And that was, not because there were already other individual houses before this one, but because, in order for this or that house to become and be what it is, something like "house in general" must exist and be given. Consequently, "house" is, with regard to the constructed individual house, what already was—τὸ τί ἦν εἶναι. With this determination is connected the one that became usual in the subsequent thinking of the West and received a special stamp in Kant's philosophy: the essence as what is prior to the thing, deriving from what is earlier: the a priori.
4. In all these determinations, the essence is what lies over or before the individual, or what lies under it as its ground: τὸ ὑποκείμενον.
After this first perspective, it was then our task to sketch more precisely what we genuinely mean by "essence," especially since our concept of essence is still entirely founded on the Greek one.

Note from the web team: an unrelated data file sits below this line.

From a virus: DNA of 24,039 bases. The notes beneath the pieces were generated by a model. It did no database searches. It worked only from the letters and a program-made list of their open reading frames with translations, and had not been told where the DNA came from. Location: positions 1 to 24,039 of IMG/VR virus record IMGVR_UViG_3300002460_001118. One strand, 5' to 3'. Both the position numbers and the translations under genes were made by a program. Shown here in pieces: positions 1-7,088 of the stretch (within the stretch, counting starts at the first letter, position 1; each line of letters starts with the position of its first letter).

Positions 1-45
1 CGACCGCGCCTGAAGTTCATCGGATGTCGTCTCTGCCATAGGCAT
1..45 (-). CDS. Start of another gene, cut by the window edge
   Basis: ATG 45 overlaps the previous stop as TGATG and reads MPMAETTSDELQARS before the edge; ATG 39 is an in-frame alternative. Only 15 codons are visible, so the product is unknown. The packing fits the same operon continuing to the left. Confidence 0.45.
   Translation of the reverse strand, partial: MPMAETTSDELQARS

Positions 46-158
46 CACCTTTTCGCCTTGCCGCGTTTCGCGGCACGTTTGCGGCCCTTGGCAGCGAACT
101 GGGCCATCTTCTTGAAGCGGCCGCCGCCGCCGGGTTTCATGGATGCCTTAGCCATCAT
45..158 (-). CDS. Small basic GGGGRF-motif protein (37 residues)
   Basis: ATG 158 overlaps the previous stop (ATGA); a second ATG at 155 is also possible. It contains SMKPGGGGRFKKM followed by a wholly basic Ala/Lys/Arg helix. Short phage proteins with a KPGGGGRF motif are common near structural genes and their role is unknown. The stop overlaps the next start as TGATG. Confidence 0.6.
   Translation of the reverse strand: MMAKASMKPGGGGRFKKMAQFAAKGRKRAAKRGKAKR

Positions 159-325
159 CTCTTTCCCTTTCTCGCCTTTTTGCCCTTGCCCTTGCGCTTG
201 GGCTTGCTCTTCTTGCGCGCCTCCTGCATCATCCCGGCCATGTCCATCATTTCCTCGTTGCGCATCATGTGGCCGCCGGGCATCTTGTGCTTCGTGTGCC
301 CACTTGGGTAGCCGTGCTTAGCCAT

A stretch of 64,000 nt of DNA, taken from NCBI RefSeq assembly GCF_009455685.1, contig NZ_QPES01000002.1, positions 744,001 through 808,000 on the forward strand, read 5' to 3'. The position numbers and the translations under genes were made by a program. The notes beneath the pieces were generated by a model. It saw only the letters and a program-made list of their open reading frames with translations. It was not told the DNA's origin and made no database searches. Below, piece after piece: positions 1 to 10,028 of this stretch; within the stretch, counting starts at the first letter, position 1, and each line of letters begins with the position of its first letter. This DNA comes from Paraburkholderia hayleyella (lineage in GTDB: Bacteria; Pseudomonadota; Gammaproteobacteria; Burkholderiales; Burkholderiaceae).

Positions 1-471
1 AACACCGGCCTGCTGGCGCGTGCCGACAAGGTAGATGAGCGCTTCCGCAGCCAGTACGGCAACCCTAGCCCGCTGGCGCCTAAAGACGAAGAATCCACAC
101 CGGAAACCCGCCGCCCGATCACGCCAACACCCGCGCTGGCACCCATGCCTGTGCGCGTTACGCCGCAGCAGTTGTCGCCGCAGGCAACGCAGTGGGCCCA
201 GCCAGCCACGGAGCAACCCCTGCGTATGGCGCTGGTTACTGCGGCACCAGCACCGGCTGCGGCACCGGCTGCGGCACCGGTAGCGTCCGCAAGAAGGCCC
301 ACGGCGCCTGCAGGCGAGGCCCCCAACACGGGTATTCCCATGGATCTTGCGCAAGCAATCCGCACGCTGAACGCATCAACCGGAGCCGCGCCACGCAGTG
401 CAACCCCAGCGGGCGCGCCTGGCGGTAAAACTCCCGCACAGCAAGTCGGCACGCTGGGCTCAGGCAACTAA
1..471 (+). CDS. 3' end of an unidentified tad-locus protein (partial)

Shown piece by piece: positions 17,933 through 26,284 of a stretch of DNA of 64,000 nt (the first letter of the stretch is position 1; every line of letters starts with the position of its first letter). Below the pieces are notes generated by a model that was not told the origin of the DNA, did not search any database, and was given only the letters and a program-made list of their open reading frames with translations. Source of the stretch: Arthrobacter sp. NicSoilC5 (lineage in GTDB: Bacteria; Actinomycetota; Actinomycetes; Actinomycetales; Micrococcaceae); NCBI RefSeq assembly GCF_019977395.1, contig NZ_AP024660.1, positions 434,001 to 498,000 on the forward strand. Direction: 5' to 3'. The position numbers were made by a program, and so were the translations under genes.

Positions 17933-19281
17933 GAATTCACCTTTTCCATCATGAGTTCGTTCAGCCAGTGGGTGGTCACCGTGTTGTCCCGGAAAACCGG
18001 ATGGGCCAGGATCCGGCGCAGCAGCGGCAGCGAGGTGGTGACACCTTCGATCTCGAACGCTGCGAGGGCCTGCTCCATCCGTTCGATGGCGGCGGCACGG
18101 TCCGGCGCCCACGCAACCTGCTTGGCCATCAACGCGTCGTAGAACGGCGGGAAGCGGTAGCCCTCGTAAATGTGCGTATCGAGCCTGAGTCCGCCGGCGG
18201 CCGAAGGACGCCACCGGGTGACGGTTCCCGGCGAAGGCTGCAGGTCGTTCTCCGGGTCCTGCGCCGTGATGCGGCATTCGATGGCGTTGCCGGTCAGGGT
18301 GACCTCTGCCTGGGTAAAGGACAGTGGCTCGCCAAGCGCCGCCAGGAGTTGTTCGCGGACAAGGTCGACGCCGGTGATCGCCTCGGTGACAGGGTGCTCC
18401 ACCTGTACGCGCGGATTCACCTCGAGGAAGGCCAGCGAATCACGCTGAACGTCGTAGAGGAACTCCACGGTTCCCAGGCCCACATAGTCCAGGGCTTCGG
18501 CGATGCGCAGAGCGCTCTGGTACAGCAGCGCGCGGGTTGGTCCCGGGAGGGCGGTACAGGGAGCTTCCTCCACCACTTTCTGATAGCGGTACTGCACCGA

The most familiar characterization of the essence, the one that is still usual today, though also the most superficial, is the first-mentioned: the essence is τὸ καθόλου, conceived by Plato as τὸ κοινόν. A moment's reflection showed, however, that the universality and its applicability to many are not themselves the essentiality of the essence but only its consequences. The universal "table in general" is not the essence because it applies to many particular tables, but it applies to the many and can do so only because there is in this universal, in what is common to all the particularizations, something identical, and that is where the essence resides.
What then is this identity taken in itself, abstracting from the merely subsequent applicability to the individual instances? We said the essence is what something is, τὸ τί ἐστιν (quidditas). And what now is this, what something is, the whatness? No further answer seems possible. Nevertheless Plato provided an answer, an answer which became henceforth perhaps the most consequential, influential, and disastrous philosophical definition in Western thinking: the essence is what something is, and we encounter what it is as that which we constantly have in sight in all our comportment to the thing. When we enter a house and live in it we constantly have "house" in sight, i.e., house-ness. If this were not seen, we could never experience and enter stairs, hall, room, attic, or cellar. But this house-ness, which stands in view, is